Now how to go about getting to the freeze plug is a whole other story. Each freeze plug presents problems of its own. Some of the can be accessed very easilly. Some of them require that things like starter motors or motor mounts have to be removed to get tho them. Then there are the ones that are located on the back of the engine block which usually require transmission removal to access them.

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Apr 11, 2012 | 1997 Chevrolet Suburban

2 Answers

Replacing freeze plugs withyout taking flywheel off and ......


HI,Yes you have a total of 8 freeze plugs on this engine,2 at the rear of the engine behind the flywheel/flexplate,2 on the front of the engine and 2 on each side of the block.1 on each side hides behind the motor mounts.Hope this helps.Thank You for using fixya. please rate this if it helps.Thank You,iluv2fish.... Ray....

Jul 06, 2010 | 1983 Chevrolet Blazer

1 Answer

Do i have to pull the engine toreplacethe freez plugs in a 1989 dodgeramcharger


to be honest that would be the best way ti replace them, can replace front and rear seals at the same time and save later repairs, you probably can get the old freeze plugs out while still in the vehicle but putting the new ones in might be a problem ,, not saying it can't be done ,, easier just to pull the engine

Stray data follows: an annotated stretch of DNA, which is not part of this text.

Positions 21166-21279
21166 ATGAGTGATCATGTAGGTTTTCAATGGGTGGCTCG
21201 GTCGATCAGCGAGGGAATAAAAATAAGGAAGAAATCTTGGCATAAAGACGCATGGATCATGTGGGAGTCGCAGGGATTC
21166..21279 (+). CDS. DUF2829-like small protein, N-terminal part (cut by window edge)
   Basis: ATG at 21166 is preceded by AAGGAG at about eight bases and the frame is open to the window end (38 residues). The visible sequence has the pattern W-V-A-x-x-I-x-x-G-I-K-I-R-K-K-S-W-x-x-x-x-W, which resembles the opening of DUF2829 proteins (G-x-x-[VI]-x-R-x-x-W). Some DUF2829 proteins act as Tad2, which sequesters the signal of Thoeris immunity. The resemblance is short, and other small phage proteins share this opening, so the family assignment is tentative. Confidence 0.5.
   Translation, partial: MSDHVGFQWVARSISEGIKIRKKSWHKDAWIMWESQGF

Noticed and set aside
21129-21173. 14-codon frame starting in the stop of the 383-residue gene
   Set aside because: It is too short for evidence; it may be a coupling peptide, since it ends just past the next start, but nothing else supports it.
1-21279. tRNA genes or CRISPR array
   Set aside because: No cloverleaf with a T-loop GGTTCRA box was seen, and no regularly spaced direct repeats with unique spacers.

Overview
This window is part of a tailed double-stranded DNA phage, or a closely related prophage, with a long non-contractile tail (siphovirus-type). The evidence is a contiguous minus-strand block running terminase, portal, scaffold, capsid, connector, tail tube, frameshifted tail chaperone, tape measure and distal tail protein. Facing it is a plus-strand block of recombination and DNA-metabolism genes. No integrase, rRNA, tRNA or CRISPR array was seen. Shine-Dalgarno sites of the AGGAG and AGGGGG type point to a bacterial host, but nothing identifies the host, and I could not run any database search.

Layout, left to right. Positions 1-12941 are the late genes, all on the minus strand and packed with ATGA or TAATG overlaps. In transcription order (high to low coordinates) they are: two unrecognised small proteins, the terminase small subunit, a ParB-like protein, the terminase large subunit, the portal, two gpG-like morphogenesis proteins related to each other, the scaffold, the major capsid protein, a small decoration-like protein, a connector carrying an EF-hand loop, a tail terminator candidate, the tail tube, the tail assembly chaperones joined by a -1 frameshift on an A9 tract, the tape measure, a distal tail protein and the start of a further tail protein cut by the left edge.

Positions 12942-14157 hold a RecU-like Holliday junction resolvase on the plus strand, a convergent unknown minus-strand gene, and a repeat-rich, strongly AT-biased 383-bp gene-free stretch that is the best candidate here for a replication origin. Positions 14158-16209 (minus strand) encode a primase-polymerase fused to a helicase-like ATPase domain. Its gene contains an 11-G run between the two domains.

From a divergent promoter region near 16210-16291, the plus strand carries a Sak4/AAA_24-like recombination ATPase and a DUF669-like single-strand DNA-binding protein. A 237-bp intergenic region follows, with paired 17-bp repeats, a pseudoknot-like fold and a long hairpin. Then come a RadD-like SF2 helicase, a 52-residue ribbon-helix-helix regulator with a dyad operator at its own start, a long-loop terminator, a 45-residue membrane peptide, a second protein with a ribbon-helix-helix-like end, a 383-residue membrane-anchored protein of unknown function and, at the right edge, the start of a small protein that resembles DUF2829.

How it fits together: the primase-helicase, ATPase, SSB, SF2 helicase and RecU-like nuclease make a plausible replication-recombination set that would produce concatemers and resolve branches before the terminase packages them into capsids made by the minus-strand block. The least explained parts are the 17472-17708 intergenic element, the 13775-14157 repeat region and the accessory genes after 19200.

Mar 26, 2010 | 1989 Dodge Ramcharger

1 Answer

87chevyG30 5.7lV8 core plug removed w/out taking out engine?


You should not have to pull the motor to replace any of the freeze plugs, except the 2 on back of engine block witch requires engine removel or trans. removel. Depending on witch one thats leaking. There are 3 on each side, and 2 on the rear of engine, most common one to leak is the one above the starter, witch requires starter removel, there is one in the middle thats you have to jack up engine to remove engine mount to get too. There all located below exhaust manafold on each side. They are a bear to chg. but can be done without engine removel.